Since we’ve had drama every day in the ACC Tournament so far, let’s go straight to the most dramatic development Thursday, namely the end of UNC’s season at the hands of Virginia.
The general consensus is that UNC needed a solid run in Greensboro to get an NCAA bid. The Heels are very unlikely to get that bid now after losing 68-59 to the ‘Hoos.
In fairness to UNC, Armando Bacot’s injury gutted the inside game. And Virginia’s defense is a huge pain in the tuchus.
Still, UNC never should have been in this position. Let’s just imagine that UNC had managed to beat Iowa State, Alabama and Indiana in November instead of losing three in a row. Losing to Virginia would just be what happened before getting ready for March.
People are going to be talking about what happened to this team for a long time. Was it Hubert Davis’s fault? Bacot’s? RJ Davis and Caleb Love?
For his part, Bacot offered the News & Observer’s Andrew Carter a pretty damning assessment, saying that “[r]eally, the story of this year was just talking about last year. I think it was just an overdue, long hangover.”
Seems about right.
Still, with the game slipping away and down 61-55 with 1:19 left, the Heels were looking for a shot and, almost on queue, Love took a ridiculously long three.
As we’ve said before, the guy clearly has an instinct for the clutch and somebody had to shoot it. Why not him?
But why that shot? Surely UNC could have worked for something better. But love him or hate him, that’s Caleb. You get what you get.
The question now is, assuming the committee stiffs the Heels as expected, will UNC accept an NIT bid?
Incidentally, one of the more fun things to do at times like this is to head over to Twitter and catch up on ICMeltdown. It’s a compilation of inchoate rage and bile that’s far more entertaining than anything on TV outside of tournament basketball. Here’s one about Hubert Davis to get you started: “He’s had 3 good weeks out of roughly 36 weeks as a coach. For 33 weeks it’s been and absolute directionless train wreck....”
So far they’ve turned on their coach and wished a bunch of players would leave. Good times!
We honestly thought Wake would take Miami and they almost did - but waited too long to strike.
We thought that Wake would come out and clamp down defensively. Didn't happen: Miami shot 31-59 overall and 6-19 from deep. Wake’s three point shooting kept them from getting blown out and late it helped cut the lead down from 17.
The Deacs had it down to six with 3:17 to go and then hit two big treys and could have conceivably won the game if Davien Williamson’s last second three had gone in, which would have made him an ACC legend since he took Syracuse out on a buzzer beater the night before.
Most players are lucky to get one, but two? Not easy.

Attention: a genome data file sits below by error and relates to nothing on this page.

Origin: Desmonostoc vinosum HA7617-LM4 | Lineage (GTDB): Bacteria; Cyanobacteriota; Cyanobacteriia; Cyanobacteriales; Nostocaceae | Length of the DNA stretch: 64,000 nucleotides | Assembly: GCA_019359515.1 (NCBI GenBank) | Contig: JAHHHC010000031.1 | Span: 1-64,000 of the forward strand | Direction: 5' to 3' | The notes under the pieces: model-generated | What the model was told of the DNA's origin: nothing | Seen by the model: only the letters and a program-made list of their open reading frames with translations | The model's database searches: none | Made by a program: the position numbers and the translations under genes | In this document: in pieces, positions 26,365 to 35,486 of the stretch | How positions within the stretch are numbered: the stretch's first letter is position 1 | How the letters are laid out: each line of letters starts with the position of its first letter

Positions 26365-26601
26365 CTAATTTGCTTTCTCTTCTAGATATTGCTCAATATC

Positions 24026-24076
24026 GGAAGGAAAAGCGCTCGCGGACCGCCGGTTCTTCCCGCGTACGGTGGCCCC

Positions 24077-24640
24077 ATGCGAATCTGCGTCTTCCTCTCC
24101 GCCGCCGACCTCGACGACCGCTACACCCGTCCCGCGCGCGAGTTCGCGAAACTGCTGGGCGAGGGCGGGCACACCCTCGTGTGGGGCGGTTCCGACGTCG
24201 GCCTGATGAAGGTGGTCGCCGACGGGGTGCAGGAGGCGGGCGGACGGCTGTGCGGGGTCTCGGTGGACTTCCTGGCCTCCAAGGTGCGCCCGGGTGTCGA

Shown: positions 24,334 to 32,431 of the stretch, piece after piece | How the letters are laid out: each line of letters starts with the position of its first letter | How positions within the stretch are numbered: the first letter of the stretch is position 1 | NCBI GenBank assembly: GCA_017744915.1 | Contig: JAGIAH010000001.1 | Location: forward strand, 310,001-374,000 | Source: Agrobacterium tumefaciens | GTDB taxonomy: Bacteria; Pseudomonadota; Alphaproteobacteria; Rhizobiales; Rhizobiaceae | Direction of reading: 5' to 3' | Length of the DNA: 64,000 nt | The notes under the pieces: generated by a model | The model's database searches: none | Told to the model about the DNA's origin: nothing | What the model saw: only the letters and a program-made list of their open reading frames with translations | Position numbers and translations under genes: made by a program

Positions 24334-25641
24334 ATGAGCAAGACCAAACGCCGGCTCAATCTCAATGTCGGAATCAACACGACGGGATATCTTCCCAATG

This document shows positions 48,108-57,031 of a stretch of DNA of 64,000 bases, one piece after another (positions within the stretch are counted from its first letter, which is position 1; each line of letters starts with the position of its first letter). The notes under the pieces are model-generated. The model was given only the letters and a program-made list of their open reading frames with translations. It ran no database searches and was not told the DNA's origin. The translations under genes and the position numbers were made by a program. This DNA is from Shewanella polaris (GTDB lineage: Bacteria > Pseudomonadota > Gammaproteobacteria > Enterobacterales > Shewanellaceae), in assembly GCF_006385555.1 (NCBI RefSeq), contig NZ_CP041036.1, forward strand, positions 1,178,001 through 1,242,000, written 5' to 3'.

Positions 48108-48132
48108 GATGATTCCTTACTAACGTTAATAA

We were impressed with Wake’s comeback and also Miami’s inability to stop it. By the way, if you missed it, Kevin Durant tweeted Thursday about Demon Deacon Cameron Hildreth, a guy we have raved about at times. He liked his spectacular spin move in the lane.
Now that brings us to Clemson, and the thermonuclear second half that the Tigers put together to utterly crush the Pack. We thought State would win, but didn't think either team would pull off a blowout.
This game was still close as the second half began, but then Clemson just started to eat the Pack alive behind a a 20-4 early second-half run.
We said a couple of things about this game that were basically right: first, you don’t get two great games in a row. Why? Easy. Because a great game means you are at your peak and no one stays there for long.
And second, we thought that Clemson’s perimeter would rough up State’s thin guards. Terquavion Smith was never going to shoot 11-13 like he did against Virginia Tech. Not against that defense.
But Jarkel Joiner took a beating too, shooting just 3-12.
Still, we thought State would fight back and they didn’t, or couldn’t.
So Friday evening, Duke faces off against Miami at 7:00 while Clemson and Virginia tangle in the nightcap. You can check out our comments on Duke-Miami, but we expect a brutal defensive game from Clemson and Miami.
We’d feel better about Virginia’s situation if Ben Vander Plas hadn’t broken his hand in practice Wednesday. He’s out for the season.
Too bad because he was a useful counter to Hunter Tyson, who has been terrific all season.
These teams played in Charlottesville on February 28th and Virginia eked out a win, 64-57. And guess what: they did to Clemson’s guards what Clemson just did to State’s guards.
Virginia can probably control the interior to some extent defensively even without Vander Plas but you know Tony Bennett really would rather have him. He had essentially benched Kadin Shedrick, who hasn’t seen the court since the loss to UNC in
Chapel Capel Hill on February 25th. In the last 11 games, he’s gotten single digit minutes in six, and not necessarily eight or nine either.
But Bennett has no choice now and will have to use Shedrick against Clemson’s Dynamic Duo of Tyson and PJ Hall.
There's a reasonable chance that whoever wins here is going to enter the Finals pretty beaten up, which could be a break for either Duke or Miami, as neither is likely to emerge as worn down as the other finalist will be.